Things They Don't Teach You In Law School

So they teach you a lot in Law School. You learn about contracts and how they are made, what makes them legitimate, what happens when they are breached. You learn about the procedure by which things happen in courts and the importance of getting your filings right and what happens when you get them wrong. You learn about property and criminal procedure and that the constitution doesn't protect as much as you think it does in some places, but protects a heck of a lot more than you think elsewhere.

But they never teach you what to do when everybody you know is wrong about something, doesn't understand why they're wrong about something, and get mad at you for not being wrong the same way they are because based on your political leanings they expect you to react the same way that they have.

That is really hard. And I think it's the reason a lot of lawyers either shut up about stuff or just decide to go with the reputation of being an asshole.

Dispatches From Occupied Tucson: Week 1

So I'd been meaning to write something about Occupy Tucson for a little while now, and the hope was that I could blog some about it on a day by day basis. Turns out that hasn't really been possible. Between school and some clinical stuff I'm doing and the Occupation, I haven't had a lot of time to reflect on what it all means. Now that it's Friday and I have some free time before the working group meeting I need to attend this evening, I feel the need to let the theorist in my brain run wild for a little bit and there are a few things that have struck me that I'd like to make a note of. Here they are in no particular order.

The Magician, The Priest, The Conjurer & The Lawyer: Law, Mysticism, Magic, and the Occult

I begin with my own personal definition of magic: magic is the explanation of last resort. I am, among other things, an amateur magician; or to put it another way, don't play cards with me for money. I use this concept of magic, tho, because it encompasses not only legerdemaine and conjuring as entertainment, but also magic as a subject of anthropological study: the practice of various believers in magic that exist and have always existed in human society. It also encompasses practices that, I think, the people who engage in them would hesitate to describe as magic. I'm thinking here of the sacraments of various christian churches, marriage rites, funeral rites and the like that are more generally thought of as religious rather than magical. My thinking about magic is intentionally wider than what I think most people would accept for various reasons, but most fundamentally it is to encompass in a single concept the resonant similarities I feel in my encounters within four cultural institutions that I see as making use of magic to accomplish their ends.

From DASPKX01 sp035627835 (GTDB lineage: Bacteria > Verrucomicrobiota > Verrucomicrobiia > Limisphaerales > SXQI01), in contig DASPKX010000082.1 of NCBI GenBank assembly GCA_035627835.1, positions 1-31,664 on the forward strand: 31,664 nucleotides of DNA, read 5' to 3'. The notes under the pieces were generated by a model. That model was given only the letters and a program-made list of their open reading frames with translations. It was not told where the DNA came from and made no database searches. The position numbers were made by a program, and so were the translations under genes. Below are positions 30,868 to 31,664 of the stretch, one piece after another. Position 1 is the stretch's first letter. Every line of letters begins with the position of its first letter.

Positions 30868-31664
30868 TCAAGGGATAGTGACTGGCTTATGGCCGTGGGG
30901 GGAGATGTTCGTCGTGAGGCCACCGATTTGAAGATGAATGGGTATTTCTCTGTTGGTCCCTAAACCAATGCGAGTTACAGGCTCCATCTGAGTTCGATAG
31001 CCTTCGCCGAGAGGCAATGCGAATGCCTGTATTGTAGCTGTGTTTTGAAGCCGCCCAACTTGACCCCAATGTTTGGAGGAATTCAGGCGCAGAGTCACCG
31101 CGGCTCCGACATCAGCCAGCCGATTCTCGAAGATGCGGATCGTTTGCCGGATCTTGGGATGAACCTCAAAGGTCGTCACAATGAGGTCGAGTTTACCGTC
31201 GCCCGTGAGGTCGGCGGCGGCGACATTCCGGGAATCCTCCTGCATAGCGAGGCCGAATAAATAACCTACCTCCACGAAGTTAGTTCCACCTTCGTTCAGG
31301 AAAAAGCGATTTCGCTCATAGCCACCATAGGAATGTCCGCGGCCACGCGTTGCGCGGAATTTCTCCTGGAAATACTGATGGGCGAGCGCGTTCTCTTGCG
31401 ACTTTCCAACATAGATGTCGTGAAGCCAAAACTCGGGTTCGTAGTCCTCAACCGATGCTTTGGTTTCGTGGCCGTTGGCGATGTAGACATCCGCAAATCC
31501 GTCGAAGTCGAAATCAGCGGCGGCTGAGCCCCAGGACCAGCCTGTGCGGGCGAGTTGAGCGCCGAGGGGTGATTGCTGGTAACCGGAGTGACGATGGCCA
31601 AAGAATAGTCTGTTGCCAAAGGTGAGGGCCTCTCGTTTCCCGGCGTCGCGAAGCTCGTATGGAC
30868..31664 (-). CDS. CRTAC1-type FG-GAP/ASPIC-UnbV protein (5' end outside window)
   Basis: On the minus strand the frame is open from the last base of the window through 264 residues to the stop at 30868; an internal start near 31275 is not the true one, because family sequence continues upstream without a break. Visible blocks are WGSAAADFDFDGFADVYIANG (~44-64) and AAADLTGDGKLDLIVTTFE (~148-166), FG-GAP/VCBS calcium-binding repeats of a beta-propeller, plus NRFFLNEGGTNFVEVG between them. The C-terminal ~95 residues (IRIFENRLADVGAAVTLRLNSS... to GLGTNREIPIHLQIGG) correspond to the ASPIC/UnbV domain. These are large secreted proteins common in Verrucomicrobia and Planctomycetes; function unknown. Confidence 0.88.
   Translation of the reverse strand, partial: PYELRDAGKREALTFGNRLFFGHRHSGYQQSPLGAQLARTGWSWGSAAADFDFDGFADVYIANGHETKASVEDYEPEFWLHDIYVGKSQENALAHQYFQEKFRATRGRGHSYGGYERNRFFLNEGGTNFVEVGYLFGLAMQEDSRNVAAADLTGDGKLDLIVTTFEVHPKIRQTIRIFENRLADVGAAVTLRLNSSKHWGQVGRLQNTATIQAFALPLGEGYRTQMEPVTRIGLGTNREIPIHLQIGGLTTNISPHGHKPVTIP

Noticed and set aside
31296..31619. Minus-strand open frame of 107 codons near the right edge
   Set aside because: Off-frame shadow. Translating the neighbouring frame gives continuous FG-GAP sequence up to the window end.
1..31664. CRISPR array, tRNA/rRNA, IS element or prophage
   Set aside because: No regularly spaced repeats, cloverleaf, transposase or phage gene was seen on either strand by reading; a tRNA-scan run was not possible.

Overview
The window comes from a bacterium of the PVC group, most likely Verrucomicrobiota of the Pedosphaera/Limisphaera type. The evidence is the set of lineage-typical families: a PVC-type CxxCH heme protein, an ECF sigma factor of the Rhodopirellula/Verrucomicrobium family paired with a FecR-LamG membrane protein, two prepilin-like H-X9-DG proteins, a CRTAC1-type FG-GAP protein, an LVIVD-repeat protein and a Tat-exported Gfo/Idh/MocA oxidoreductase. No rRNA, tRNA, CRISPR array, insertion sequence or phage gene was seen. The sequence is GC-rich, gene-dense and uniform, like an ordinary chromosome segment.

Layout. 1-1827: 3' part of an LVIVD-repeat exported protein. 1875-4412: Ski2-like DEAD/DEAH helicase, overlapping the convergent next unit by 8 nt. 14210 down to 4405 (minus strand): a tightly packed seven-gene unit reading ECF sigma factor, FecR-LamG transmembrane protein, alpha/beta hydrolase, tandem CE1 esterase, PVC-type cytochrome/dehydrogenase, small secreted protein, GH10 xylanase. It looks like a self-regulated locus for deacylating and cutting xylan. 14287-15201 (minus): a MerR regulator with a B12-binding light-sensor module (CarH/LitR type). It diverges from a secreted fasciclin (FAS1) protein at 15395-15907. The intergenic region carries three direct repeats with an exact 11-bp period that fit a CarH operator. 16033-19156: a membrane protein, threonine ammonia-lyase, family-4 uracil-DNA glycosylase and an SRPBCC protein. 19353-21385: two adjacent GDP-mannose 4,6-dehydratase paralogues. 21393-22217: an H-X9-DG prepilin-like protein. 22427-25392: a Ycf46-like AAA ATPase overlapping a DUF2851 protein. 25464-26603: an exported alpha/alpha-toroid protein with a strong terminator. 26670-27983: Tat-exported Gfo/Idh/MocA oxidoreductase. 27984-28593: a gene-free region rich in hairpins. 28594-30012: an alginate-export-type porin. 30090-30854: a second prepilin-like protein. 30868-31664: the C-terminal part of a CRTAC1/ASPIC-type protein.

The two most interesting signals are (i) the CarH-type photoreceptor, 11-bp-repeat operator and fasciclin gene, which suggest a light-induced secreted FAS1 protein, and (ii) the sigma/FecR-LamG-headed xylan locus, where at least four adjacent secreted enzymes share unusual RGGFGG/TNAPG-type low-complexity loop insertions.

Marijuana Decriminalization: A Sketch of the Case in Favor

Fact: a lot of people like to get high. Whatever your position on the issue of Marijuana Decriminalization, I think we can start from a place of agreement on that basic premise: yes, Virginia, a lot of people like to get high. But here's another fact that may be a bit more controversial: Marijuana is good medicine for a lot of people. You may not know this, but this is a fact that's been recognized by the federal courts. There are a couple of people with serious degenerative diseases in America for whom the most effective treatment with the least damaging side effects is smoking marijuana. There aren't a lot of those folks, but there are some, and because of their situation as a result of a court settlement, a couple of people (I think the actual number is four), get regular shipments of Marijuana cigarettes from federal labs that grow pot for them.

Ok, so stipulate to that fact: for some limited, small number of people at least, Marijuana is extremely valuable as medicine. We can have a debate about the numbers, sure, but accept that there are at least a couple and we can have an important conversation.

And that conversation is about what do you do about the intersection of those two uses of Marijuana, on the one hand purely recreational and on the other objectively medically valuable.